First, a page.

Remember their absolute goddamn classic from Raw back in 2013? Oh God, that was SEVEN YEARS AGO. WCW Monday Nitro didn’t even last seven years. We were all waiting for WWE to finally pull the trigger on Cesaro back then. Bryan has retired for several years, come out of retirement, turned heel, won the WWE Championship, and turned face again and we’re still waiting.

If there are any two people on Smackdown you’d trust to bust their asses in an empty arena match for the benefit of no one, it’s Daniel Bryan and Cesaro. Who on the roster has more experience from their independent days playing in front of empty crowds? If they had Bryce Remsburg out here and dressed up Nakamura like a wrestling dragonfly or whatever they’d be fully emulating 2002. Cesaro even falls victim to MR. SMALL PACKAGE to bring that comparison full circle. There’s a neat and easy-to-follow story here of Bryan being superior to Drew Gulak but respecting the match they had at Elimination Chamber, and being humble enough to realize even the best wrestlers should always be learning. Meanwhile, Cesaro, Sami Zayn, and Nakamura are actively trying to forget everything they learned about how to be “good wrestlers” so they can continue working for WWE without getting broken hearts and going insane.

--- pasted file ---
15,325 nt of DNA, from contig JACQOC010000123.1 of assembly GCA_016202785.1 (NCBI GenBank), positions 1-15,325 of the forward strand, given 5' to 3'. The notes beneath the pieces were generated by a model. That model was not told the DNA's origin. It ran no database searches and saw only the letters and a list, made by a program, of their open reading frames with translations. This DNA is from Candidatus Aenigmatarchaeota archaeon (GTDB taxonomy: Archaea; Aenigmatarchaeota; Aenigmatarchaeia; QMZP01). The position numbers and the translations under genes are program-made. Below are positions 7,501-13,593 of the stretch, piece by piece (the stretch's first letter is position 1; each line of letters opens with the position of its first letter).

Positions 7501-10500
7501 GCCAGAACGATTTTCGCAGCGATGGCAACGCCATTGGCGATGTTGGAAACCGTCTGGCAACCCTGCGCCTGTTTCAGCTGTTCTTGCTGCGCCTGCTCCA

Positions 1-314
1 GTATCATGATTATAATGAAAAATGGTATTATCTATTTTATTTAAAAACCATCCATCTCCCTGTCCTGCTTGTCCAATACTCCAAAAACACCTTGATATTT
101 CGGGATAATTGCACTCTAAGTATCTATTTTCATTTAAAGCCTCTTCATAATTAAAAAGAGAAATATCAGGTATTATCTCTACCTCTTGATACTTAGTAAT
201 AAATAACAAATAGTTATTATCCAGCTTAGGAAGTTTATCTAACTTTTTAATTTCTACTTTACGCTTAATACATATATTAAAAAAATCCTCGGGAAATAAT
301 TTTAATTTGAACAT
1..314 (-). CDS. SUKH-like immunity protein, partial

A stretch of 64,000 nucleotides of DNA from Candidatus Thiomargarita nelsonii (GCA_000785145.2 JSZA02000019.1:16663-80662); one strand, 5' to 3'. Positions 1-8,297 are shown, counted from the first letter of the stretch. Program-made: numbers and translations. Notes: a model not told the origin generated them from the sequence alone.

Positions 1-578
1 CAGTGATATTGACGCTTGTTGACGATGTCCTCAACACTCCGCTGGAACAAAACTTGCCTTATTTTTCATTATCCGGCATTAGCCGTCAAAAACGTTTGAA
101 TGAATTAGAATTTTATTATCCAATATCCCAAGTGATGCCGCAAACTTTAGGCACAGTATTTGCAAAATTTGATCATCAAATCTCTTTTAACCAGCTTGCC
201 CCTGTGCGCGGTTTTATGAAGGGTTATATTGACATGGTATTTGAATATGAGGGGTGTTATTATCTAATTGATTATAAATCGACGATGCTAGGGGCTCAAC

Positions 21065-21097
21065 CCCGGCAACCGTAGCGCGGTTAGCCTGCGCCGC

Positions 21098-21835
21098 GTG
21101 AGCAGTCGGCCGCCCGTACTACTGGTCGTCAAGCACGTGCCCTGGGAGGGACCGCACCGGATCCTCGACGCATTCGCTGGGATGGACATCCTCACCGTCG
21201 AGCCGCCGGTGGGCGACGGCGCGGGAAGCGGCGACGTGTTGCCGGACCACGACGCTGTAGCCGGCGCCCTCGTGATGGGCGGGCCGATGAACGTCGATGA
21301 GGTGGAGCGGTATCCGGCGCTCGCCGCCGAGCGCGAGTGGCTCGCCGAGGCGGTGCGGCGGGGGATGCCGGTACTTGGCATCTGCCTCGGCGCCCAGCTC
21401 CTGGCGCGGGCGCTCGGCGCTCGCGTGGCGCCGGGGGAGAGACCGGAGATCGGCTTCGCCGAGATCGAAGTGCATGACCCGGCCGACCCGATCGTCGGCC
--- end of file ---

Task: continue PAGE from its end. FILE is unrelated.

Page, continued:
Looking forward to Bryan and Gulak vs. Cesaro and Nakamura on next week’s presumably also empty chairs show. Hope Zayn runs in for a disqualification two minutes in, Jeff Hardy makes the save, and the ghost of Teddy Long makes it a six-man tag team match, invisible players.

Oh, by the way-

2. Jeff Hardy’s return.

How sad is it that after a year on the shelf spent dealing with injuries and life-threatening demons we get Jeff Hardy, a wrestler whose selling point is like 95% his connection with live crowds, returning to Smackdown in front of nobody? Adding King Corbin and a distraction finish via pandering shithead babyface Elias just makes it sadder. Hoping we get Jeff back in front of some fans soon.